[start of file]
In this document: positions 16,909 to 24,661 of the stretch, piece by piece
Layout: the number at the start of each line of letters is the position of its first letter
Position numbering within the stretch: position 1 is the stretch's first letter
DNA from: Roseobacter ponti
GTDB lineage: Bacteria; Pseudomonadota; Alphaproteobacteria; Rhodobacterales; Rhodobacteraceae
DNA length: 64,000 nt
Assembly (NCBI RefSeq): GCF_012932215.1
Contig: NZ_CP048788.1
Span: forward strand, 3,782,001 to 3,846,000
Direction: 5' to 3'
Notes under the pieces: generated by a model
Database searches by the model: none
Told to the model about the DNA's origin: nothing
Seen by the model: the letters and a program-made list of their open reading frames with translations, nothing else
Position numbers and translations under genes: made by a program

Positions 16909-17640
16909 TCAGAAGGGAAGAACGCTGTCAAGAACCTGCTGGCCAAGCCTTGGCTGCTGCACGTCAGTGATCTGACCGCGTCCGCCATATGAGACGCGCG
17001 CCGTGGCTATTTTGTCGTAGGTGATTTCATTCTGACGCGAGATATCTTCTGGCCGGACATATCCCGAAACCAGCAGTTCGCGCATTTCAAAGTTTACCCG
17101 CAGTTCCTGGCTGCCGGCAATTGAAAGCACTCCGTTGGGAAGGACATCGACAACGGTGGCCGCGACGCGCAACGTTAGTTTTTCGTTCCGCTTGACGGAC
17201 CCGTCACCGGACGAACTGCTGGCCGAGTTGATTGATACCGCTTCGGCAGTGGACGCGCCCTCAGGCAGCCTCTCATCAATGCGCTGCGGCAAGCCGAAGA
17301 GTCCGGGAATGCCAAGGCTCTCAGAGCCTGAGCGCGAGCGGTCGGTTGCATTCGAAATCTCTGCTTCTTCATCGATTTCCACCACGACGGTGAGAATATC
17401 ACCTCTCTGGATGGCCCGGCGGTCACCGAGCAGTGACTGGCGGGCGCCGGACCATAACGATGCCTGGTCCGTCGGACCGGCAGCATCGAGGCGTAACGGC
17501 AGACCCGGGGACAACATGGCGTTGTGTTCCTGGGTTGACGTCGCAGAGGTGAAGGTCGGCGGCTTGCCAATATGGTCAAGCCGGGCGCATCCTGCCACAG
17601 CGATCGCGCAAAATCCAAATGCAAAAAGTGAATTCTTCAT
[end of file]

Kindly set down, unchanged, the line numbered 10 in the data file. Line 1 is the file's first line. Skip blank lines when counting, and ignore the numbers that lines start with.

Direction: 5' to 3'